Last week I wrote a post that I did not care whether the Patriots won or lost their game against the 49ers on Sunday evening. Unfortunately my post ended up being inadvertently prescient, when tragedy struck a town forty-five minutes from my house in Connecticut, rendering this weekend’s football games momentary distractions from a weekend of grieving. On my train ride home from work on Friday I happened to share a car with a father of one of the victims, and I can say with certainty that sorrow and heartbreak of that magnitude should not be wished upon another living being.
The Patriots, and the rest of the NFL, paid respectful tributes to those young lives lost at the hand of a mentally unstable gunman, but I found myself not feeling particularly morose when the Patriots couldn’t do anything right in the first half and fell behind 31-3. Similarly, in the second half, I was only half-heartedly impressed with the might of Tom Brady, whose status as a clutch football player should no longer be questioned as he rallied the team from behind to tie the game 31, all before a blink-and-you-missed-it series of plays caused the Patriots to lose 41-34. But I didn’t really care either way when all was said and done. Yes the Patriots have given up their hold on second place in the AFC and a first round bye, but that’s nothing to swarm the lines of the local radio shows with this morning.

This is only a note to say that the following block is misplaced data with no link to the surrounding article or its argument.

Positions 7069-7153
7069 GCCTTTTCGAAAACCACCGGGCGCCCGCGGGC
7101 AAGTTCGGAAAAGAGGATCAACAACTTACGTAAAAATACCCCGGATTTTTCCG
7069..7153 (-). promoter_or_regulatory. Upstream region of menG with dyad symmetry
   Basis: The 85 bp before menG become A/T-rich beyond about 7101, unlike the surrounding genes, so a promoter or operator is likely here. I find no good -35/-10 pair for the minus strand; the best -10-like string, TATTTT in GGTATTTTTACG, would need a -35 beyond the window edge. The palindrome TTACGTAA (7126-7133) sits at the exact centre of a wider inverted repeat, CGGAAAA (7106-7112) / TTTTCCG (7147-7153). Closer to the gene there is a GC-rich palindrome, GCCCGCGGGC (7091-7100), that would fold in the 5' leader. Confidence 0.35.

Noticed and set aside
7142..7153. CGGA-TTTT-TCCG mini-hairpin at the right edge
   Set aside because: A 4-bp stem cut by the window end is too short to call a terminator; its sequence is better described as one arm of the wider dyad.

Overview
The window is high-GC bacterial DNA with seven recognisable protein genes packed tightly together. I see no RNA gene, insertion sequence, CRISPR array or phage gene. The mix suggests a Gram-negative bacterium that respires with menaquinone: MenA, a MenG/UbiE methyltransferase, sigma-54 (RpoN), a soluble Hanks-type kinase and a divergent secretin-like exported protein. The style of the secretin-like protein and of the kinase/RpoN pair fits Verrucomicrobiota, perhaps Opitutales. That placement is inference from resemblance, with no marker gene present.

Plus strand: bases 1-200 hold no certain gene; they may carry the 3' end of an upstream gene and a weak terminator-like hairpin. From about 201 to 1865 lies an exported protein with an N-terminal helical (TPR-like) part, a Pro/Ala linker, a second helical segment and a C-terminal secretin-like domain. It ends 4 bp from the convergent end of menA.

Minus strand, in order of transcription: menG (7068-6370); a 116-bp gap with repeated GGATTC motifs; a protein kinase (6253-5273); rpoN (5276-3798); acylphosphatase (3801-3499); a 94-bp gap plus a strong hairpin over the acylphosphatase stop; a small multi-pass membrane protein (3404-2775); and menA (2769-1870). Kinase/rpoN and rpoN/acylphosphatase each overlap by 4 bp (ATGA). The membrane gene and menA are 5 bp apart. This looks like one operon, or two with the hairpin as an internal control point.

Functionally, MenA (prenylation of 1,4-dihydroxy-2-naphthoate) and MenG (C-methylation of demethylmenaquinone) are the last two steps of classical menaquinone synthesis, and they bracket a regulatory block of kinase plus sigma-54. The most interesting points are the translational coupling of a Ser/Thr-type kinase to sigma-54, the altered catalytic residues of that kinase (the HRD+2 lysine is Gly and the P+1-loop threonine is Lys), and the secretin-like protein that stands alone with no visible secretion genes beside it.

Too often this season football has had to take the role of soothing continuity provider in the face of great tragedy: the Denver pre-season, three weeks ago in Kansas City, two weeks ago in Dallas and last weekend, nationwide. Providing joy on such occasions is a large task for even an enormous organization. No doubt several of the six and seven year-olds and teachers had Giants, Jets or Patriots jerseys they were planning on wearing Sunday to watch with their families, only to leave those families with too many bags of tortilla chips and a cold seat on the couch. While it is strange to have the NFL linked with these tragedies, it does remind us that for the rest of us, life goes on and that there is always another game to play, even if that game no longer seems as important as it did only a few weeks ago.